Garden of Music by Bob Thompson (1960, oil on canvas) Credit: Courtesy Smart Museum of Art

The 1960 oil painting Garden of Music—the magisterial centerpiece of a knockout survey of the art of Bob Thompson— shows Ornette Coleman, John Coltrane, and a half dozen other jazz luminaries coexisting in a pastoral landscape. Some figures are silhouettes, while others are rendered with distinct features. How the painter balanced so many disparate elements into a coherent whole eludes easy description.

In his too-brief career, Bob Thompson synthesized influences from all over the map and across mediums and genres, while continually adding his own ingredients. He is one of those shooting-star-type talents, taken away much too soon. With this dazzling retrospective, organized by the Colby College Museum of Art, he’ll be introduced to a new audience who may be in his debt without even knowing it, and reintroduced to longtime fans, who’ve been singing his praises all the decades he’s been gone.

Born in Louisville, Kentucky, in 1937, Thompson was exposed to art and music at an early age and went on to study painting under Ulfert Wilke and other exiled German expressionists at the University of Louisville in the late 1950s. Spending time in the art community of Provincetown, Massachusetts, he quickly made connections with both painters and musicians working out experimental forms in the wake of abstract expressionism, developing his own voice while paying tribute to his forebears. 

Bob Thompson in his studio on Rivington Street in New York City, c. 1964. Credit: Charles Rotmil

He spent significant time in the early 1960s in Europe, soaking up the masterpieces of European painting, with which he had an ongoing, sometimes playful, sometimes combative dialogue. Finding inspiration in a tradition from which—as a Black man—he was all but excluded, Thompson nevertheless carved out his own place in the continuum of Western representational painting. Pictures of figures in a landscape in the late 1950s to early 1960s were the furthest thing from the cutting edge. At a time when pop art, minimalism, and performance art were the thing, Thompson was riffing on Nicolas Poussin (1594-1665) and Francisco Goya (1746-1828). But these were not pastiches, nor mere tributes. As Thompson wrote in 1965 in an unpublished artist’s statement posthumously collected in his papers, “I’m interested in the relationships of the figure and the landscape—mass against movement.”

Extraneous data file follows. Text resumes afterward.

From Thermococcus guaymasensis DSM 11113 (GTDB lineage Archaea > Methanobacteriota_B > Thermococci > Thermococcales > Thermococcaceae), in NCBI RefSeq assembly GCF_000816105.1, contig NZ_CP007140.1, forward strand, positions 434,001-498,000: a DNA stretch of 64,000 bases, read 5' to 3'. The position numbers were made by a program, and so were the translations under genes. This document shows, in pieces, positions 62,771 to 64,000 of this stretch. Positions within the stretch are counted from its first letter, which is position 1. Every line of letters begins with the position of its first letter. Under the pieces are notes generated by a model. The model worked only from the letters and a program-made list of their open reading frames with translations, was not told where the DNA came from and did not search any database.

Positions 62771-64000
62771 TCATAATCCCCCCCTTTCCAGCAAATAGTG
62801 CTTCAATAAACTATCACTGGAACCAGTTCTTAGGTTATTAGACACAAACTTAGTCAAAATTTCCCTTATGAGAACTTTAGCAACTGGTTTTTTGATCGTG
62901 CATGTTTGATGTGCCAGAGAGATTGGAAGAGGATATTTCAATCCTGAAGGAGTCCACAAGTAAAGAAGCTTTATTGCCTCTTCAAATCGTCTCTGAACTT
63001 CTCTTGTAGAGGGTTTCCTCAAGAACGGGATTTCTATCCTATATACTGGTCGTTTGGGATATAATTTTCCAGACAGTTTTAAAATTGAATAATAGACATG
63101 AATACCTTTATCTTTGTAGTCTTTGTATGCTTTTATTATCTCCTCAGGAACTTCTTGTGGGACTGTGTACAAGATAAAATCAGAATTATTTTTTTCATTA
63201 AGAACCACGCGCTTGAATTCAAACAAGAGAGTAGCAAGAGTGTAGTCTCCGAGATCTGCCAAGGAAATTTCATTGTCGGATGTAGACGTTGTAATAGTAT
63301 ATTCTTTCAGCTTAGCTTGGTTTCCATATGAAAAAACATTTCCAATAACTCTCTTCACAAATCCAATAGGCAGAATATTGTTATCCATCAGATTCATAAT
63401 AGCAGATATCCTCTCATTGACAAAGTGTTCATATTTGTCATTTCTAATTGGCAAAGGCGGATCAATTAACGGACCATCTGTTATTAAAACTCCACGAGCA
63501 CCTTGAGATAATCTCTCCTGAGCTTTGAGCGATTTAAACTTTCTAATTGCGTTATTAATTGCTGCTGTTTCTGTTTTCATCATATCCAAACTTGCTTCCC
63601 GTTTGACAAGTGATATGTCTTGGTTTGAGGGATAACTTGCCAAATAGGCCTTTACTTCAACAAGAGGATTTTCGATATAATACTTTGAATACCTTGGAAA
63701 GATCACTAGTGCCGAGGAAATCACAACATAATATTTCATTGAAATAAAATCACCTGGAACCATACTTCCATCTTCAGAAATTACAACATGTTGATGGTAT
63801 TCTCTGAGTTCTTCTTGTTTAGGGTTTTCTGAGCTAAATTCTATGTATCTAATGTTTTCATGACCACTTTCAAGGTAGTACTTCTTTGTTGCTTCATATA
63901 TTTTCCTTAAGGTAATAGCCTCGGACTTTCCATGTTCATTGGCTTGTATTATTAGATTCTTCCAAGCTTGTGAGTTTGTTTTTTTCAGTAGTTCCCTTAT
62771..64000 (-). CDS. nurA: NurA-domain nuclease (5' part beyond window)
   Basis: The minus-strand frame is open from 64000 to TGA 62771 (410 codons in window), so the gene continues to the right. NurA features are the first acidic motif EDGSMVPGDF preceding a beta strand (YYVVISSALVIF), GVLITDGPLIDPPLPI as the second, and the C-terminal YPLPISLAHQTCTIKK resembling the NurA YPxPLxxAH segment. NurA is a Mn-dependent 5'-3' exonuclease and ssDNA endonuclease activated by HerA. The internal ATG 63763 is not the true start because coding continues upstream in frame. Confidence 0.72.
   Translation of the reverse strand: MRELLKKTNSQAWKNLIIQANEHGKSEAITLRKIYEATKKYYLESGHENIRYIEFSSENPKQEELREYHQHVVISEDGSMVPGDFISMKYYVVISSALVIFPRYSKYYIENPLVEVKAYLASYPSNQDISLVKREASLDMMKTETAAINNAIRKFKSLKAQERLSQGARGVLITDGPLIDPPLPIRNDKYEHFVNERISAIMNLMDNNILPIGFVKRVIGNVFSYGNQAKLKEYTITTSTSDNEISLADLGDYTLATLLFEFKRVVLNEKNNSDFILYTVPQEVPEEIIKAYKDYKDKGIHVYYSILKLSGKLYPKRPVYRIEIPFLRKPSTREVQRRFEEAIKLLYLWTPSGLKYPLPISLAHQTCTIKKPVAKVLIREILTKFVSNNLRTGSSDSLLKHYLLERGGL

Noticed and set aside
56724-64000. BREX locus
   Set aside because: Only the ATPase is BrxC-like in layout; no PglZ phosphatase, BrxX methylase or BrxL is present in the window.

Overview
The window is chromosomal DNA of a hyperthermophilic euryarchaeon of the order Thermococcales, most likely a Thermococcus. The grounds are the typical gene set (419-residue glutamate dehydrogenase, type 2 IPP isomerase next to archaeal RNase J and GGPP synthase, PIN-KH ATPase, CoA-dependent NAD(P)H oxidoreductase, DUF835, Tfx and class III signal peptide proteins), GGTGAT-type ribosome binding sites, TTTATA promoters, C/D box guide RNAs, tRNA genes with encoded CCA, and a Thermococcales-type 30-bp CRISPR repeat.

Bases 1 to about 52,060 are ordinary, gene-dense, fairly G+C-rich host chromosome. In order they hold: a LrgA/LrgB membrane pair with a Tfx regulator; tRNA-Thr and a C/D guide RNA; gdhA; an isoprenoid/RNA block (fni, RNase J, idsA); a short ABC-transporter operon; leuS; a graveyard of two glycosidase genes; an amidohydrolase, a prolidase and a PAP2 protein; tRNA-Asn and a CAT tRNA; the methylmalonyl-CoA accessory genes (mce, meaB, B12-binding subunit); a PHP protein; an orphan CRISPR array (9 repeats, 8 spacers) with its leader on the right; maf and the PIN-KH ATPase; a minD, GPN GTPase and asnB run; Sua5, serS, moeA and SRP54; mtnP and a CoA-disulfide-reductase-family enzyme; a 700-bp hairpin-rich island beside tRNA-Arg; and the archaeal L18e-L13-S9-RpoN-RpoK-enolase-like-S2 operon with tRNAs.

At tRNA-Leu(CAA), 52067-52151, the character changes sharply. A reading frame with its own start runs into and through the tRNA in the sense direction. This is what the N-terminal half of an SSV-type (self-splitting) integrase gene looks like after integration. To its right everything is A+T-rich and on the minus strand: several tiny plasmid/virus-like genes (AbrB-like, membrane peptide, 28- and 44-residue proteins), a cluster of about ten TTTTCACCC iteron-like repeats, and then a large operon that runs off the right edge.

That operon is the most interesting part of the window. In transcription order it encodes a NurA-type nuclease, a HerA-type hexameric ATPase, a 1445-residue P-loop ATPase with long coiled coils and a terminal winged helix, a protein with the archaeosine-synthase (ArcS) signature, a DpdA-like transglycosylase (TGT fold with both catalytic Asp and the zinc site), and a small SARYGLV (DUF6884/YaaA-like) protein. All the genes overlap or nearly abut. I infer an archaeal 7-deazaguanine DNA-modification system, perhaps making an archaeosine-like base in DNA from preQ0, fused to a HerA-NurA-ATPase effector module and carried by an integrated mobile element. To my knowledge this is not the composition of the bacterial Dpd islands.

“Bob Thompson: This House Is Mine”
Through 5/15: Tue-Wed and Fri-Sun, 10 AM-5 PM, Thu 10 AM-8 PM (closed Mon), Smart Museum of Art at the University of Chicago, 5550 S. Greenwood, 773-702-0200,

Always conscious of the tension between flat forms and illusionistic perspective, Thompson placed brightly colored but often featureless people in natural settings that could not logically accommodate them. These various creatures are sometimes cartoonish (and other times visually accurate) but their path through and relationship to their environment is always up in the air. Do they belong? Where are they from? Where are they going? Unlike narrative art forms such as literature or film, painting can pose simultaneous questions with no resolution and still feel satisfyingly complete. 

The kind of rumination that standing before a Thompson canvas encourages is very much the headspace that listening to jazz can inspire. That’s no accident: aside from old European painting, jazz was Thompson’s jumping-off point, as well as the pot he boiled in. Archival photos in the exhibition show his canvases gracing New York music clubs as the appreciation was often reciprocal. Speaking in a 1988 interview with writer Judith Wilson, the musician Steve Lacy (who was a friend of Thompson’s) remarked, “There was no distance between him and it. The way he painted was like jazz—taking liberties with colors. That’s what we do.” 

Bob Thompson’s painting LeRoi Jones and his Family (1964, oil on canvas) Credit: Courtesy Smart Museum of Art

During his lifetime, Thompson faced criticism for not addressing racism in his work as didactically as some would have liked. However, when walking through “Bob Thompson: This House Is Mine,” no viewer can miss the pervasive theme of the figures in friction with their environment—not to mention the many hanged and maimed bodies throughout. Thompson was well aware of the fraught world he was living in. The fact he chose to evoke it in poetic terms, using motifs from other centuries and cultures, should only raise his standing. It’s easy to beat an audience over the head with messages about suffering and inequality, but much harder to fashion work that will speak across decades to viewers who may or may not know the setting and circumstances under which it was made.

Thompson died of a lung hemorrhage, shortIy following gallbladder surgery in 1966. He was just shy of 29. While it’s true that he was a distinct minority as a Black man in the mid-20th-century American painting scene, there were precursors like Romare Bearden, near-contemporaries like Robert Colescott, and now followers like Kerry James Marshall; all engaged in their individual ways with the tensions between European and Black legacies and traditions. Today, Thompson should be the patron saint of a new generation of Black painters, not only in the U.S., but worldwide. Each takes the past and puts it through the mysterious mechanism that forms art from influence and experience. I wonder what he’d be painting now if he had stuck around.

Editor’s Note: as of April 26, 2022, this article has been corrected to reflect Thompson’s cause of death, according to Michael Rosenfeld Gallery, LLC, the representatives of Thompson’s estate.